Strategy in Chinese Medicine, pt 4: Timing and Momentum

Let’s conclude this series on strategy in Chinese medicine with our final two points.


Treating Erratically

Martin Luther once said that Mankind is like a drunkard who upon falling off his horse on one side overcompensates and promptly falls off the other side. In Chinese medicine, the opposite of sticking with the same protocol no matter the situation is constantly changing what you’re doing. Now, I want to draw an important distinction here. The speed with which you have to make adjustments will depend on many factors, especially the modality being used. The very nature of acupuncture is such that you’re both creating and reacting to changes in the patient’s energy field, which by its nature is subtle. This just naturally leads to treatments in most cases being completely different from week to week in a lot of patients.

In the case of herbs however, what you don’t want to do with a chronic case if you can possibly help it is to leap from formula to formula. If you have legitimately resolved a layer of the condition and are ready to move to the next thing, that’s one thing. What you don’t want to do however is “Ok this week I think I’ll give you You Gui Wan because last week I gave you Si Jun Zi Tang and the week before I gave you Xiao Yao Wan, so I feel like we’re covering all the bases.” As I have heard Heiner Fruehauf eloquently state, you have to have the courage to decide on a base formula that adequately meets the conditions and then stick with it long term by regularly alternating a small amount of the ingredients.

That said, I don’t want to discourage anyone from having the courage to take a well-calculated risk when they aren’t 100% sure of the outcome. Let’s be honest, not many of us are completely sure about exactly what’s going to happen every time they hand their patient a bottle. I certainly am not. In fact, I find myself white-knuckling the patient’s chart, re-re-checking my conclusion long after they’ve gone home more than I care to admit. Its part of the Chinese medicine experience in our age, in my opinion.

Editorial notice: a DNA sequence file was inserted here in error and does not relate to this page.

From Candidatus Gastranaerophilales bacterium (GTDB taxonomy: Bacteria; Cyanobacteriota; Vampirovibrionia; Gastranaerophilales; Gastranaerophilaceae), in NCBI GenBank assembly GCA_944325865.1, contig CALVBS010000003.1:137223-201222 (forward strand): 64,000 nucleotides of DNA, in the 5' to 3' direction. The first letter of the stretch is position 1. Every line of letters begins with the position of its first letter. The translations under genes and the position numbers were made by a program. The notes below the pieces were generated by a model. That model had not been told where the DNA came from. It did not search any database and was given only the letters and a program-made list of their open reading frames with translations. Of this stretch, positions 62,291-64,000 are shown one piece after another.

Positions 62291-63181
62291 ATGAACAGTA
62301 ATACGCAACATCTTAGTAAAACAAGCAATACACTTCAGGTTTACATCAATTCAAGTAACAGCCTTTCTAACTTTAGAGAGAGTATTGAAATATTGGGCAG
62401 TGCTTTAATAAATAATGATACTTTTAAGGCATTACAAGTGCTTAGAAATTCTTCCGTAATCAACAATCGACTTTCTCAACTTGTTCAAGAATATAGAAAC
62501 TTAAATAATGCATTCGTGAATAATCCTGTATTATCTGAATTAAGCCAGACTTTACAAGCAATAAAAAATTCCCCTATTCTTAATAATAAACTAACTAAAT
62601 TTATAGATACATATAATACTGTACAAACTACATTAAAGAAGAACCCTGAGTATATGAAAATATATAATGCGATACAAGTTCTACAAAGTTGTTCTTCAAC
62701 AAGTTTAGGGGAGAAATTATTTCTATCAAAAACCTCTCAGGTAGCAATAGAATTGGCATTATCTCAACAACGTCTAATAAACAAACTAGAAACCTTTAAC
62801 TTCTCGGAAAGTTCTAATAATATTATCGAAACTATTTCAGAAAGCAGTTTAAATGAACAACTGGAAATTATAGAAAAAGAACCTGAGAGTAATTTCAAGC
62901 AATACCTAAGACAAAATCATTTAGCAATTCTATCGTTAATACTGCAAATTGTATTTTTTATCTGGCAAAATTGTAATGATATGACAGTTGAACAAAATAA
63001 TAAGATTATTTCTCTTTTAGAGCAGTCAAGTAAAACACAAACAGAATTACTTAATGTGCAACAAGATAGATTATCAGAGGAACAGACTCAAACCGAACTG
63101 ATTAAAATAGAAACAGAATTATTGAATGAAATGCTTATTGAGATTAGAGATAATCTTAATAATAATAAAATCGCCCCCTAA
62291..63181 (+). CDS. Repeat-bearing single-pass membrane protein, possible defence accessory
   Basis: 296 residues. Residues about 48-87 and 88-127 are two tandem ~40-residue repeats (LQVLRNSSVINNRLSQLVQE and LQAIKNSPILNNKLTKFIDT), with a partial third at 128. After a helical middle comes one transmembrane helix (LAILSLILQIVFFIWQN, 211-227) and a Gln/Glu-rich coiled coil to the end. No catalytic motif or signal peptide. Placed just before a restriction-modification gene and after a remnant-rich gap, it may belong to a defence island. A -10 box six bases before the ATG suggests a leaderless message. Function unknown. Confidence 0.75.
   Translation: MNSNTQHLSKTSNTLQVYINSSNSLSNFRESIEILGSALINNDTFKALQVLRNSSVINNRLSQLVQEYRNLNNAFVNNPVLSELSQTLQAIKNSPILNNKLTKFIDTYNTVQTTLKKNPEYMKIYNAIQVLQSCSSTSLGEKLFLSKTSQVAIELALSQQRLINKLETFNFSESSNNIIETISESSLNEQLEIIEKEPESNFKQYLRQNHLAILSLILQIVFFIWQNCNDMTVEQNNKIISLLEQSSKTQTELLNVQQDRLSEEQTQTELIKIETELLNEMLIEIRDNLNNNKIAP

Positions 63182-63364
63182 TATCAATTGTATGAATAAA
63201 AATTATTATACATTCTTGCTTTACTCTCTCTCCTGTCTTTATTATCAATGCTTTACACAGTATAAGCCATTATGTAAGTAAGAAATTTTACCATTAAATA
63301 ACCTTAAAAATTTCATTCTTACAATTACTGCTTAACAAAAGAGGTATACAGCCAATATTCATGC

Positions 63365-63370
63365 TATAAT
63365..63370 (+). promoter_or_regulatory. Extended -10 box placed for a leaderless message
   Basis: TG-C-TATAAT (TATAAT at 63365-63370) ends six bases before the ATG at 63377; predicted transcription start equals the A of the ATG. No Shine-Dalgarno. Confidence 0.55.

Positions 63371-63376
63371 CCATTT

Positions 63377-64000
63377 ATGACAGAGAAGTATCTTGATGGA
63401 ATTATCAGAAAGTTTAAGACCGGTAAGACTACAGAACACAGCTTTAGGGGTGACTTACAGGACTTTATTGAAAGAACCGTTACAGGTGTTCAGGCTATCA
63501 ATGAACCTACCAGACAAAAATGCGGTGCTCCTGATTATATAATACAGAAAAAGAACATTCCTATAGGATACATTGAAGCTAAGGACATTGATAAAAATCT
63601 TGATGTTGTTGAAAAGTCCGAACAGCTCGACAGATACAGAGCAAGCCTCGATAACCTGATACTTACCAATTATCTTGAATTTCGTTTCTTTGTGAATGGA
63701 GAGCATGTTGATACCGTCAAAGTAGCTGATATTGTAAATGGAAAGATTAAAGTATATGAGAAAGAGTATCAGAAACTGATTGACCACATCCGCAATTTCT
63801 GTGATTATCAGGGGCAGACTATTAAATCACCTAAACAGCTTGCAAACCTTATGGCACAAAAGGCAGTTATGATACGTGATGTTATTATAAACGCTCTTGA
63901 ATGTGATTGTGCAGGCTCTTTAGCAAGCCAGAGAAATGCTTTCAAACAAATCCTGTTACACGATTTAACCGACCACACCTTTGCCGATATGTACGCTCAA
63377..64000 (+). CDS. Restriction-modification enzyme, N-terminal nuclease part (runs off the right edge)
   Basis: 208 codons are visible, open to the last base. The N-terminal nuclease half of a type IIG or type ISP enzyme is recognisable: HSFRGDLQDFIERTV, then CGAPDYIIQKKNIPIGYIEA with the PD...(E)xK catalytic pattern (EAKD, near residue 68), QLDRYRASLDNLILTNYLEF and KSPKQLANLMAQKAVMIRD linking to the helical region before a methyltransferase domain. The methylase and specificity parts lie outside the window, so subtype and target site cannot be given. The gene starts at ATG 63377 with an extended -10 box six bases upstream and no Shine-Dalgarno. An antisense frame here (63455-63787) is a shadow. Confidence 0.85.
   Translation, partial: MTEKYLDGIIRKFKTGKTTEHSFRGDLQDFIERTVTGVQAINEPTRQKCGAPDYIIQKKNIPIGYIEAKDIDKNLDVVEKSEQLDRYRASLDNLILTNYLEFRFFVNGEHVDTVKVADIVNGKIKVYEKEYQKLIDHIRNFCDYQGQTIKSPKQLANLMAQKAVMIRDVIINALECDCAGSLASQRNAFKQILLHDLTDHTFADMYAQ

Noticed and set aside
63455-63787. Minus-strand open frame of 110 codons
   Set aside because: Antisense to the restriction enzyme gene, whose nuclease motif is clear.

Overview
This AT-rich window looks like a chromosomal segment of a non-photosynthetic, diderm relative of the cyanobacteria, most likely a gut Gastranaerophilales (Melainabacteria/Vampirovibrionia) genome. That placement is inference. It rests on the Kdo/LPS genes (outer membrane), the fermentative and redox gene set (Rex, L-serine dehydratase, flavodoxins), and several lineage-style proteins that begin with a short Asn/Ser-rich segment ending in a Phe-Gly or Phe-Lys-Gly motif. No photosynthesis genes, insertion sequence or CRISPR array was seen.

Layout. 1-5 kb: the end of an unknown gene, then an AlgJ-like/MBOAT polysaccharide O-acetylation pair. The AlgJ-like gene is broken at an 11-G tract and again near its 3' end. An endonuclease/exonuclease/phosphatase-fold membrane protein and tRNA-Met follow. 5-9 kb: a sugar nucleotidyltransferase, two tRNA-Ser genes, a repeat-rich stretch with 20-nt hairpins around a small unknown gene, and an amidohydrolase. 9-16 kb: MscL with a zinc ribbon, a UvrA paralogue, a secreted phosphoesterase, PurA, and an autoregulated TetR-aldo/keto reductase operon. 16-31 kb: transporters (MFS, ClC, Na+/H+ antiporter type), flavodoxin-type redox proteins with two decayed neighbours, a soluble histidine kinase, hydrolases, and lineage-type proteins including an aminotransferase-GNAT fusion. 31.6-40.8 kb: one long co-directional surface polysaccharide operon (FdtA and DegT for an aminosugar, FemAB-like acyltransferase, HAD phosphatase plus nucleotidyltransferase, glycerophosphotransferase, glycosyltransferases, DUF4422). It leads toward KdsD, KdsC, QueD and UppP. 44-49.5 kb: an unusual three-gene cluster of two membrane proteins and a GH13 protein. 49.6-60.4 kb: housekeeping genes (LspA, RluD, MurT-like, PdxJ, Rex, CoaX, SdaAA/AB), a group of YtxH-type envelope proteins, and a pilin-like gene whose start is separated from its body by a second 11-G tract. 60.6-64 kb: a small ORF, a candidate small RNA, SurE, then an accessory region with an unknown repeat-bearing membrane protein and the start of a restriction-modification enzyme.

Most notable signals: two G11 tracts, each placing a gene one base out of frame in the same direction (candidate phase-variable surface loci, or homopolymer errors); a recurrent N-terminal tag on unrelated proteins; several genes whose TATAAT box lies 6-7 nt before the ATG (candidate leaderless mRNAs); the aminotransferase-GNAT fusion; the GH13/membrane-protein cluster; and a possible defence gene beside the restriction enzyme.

In short, treat what you see and not according to pre-conceived notions if you can possibly help it. When in doubt, remember Reynolds’ First Maxim!


Too Many Doctors Spoil the Case

A huge problem in Chinese medicine-and one not easily resolved-that you will run into with many of your patients is the fact that you are only one of a small army of medical practitioners that they are currently seeing, and often the last one to the party, so to speak. You will often find yourself having to cope with not only the patient’s original condition, but also the added side effects and pulse-obscuring properties of drugs given to them by their team of MDs, the pile of supplements procured from their local health food store, their ill-advised Medifast diet/candida cleanse/detox protocol, their equally ill-advised weight room habit, their Reiki practitioner, their support group, and oh yes, their OTHER acupuncturist. Different doctors I’ve talked to have had different things to say on this subject. Dr. Leon Hammer has said that he typically suggests that if the patient would like to try these other methods that perhaps they come back after having first exhausted their possibilities. A famous Taiwanese doctor that a couple of my friends learned under is reputed to have refused treatment to patients who were currently under the care of someone else. How you handle this is your business of course, but suffice it to say that the more factors there are in the treater equation the more difficult it’s going to be to get anywhere with the case.